She is one of the last of the dolce vitas, an artist still working high in the rosemary-scented hills of central Italy. Gone are the Ray-Bans and Vespas, the Venetian masked balls with Gore Vidal , the Roman dinners with Fellini , Grace Kelly , Liz and Dick. Years have passed, and people too. But at 90 years old, Beverly Pepper —who over the last 40 years has left an indelible stamp on this idyllic town, while the serene Umbrian landscape left its mark on her work—is still creating monumental art.
Seventy miles from Rome, five miles of dirt road outside Todi, a steep driveway lined with cypress culminates in a spectacular view of the surrounding landscape, a wash of sky and clouds above a rolling horizon. Here, one finds Pepper’s ivy-covered studio and sprawling terra-pink house. A swimming pool laps at the horizon beside a geometric Pepper-designed landscape—a slant of ball-shaped bushes and cypresses trimmed into perfect rectangles, planted in a circle around a stone patio. The front door sits in the shadow of one of Pepper’s massive sculptures, a 10-foot-high curve of rust-colored steel with a narrow slit in the middle framing the distant dome of the church of Santa Maria della Consolazione, rumored to have been designed by Leonardo da Vinci’s associate Bramante.
It’s lunchtime, and a cook has prepared spaghetti with lemon cream and a salad of greens pulled from the kitchen garden. Around the table, Pepper, her 96-year-old husband, writer Bill Pepper , and two art studio assistants crack open a bottle of cold local white.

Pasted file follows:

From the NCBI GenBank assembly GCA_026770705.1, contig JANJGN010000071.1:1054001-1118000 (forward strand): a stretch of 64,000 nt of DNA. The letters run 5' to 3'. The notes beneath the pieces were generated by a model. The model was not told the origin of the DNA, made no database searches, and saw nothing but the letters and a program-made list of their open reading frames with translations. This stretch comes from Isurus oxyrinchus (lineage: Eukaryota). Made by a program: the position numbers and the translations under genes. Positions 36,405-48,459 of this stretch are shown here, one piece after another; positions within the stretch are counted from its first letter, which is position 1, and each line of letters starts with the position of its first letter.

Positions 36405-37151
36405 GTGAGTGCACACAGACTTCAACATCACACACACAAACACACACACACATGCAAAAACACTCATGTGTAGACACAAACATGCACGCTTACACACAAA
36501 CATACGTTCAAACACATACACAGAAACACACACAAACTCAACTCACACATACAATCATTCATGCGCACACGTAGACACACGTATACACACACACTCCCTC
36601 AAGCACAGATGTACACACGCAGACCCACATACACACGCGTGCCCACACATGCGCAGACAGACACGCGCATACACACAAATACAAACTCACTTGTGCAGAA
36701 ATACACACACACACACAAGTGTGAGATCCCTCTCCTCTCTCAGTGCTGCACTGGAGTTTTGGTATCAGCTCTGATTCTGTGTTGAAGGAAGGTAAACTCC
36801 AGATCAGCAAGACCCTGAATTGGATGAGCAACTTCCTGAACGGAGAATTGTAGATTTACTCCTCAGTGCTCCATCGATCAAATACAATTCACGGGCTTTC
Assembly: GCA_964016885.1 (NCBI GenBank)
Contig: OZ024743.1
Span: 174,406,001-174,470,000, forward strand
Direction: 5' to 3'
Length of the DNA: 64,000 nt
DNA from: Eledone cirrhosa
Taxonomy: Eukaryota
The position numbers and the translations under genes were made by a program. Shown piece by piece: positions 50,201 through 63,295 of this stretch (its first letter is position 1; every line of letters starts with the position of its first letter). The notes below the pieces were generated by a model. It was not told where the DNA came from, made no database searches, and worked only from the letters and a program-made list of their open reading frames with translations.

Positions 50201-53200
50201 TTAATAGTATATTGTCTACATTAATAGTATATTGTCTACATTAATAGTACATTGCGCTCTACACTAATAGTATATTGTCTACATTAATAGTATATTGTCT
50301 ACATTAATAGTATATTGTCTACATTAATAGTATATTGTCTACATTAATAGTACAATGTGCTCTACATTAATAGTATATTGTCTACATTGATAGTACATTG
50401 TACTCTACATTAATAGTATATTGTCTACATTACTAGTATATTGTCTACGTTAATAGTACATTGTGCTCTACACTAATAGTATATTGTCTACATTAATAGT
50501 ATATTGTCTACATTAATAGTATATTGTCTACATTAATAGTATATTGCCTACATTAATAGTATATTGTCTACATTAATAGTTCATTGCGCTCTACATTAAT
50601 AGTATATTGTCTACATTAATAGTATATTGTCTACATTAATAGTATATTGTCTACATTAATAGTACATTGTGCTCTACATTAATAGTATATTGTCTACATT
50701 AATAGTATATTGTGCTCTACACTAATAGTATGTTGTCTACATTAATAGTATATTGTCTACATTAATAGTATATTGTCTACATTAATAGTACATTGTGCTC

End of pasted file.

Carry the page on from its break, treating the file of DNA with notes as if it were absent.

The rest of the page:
Living in Rome in the 1950s, Bill and Beverly first brought their convivial American style to postwar Italy at a time when, Beverly recalls, “everything seemed possible.” As Newsweek’s Rome bureau chief, Bill hobnobbed with prime ministers around the Mediterranean, invited the starlets he was profiling over for meals and amused everyone at long lunches and dinners with his scandalous Vatican gossip. Beverly, with her Julie Christie lips and Irish setter–red hair, made sculptures out of iron and sailed to the top of the international art scene when she was 40, becoming the only female artist at a major gallery in Rome, Marlborough, an international operation that also represented Robert Motherwell. Unlike that late master of Abstract Expressionism, Pepper is still hard at work, putting together her seventh solo U.S. show for Marlborough, in New York, next year. And she just won the 2013 Lifetime Achievement Award from the International Sculpture Center, for which she will be feted at a gala in Manhattan this month.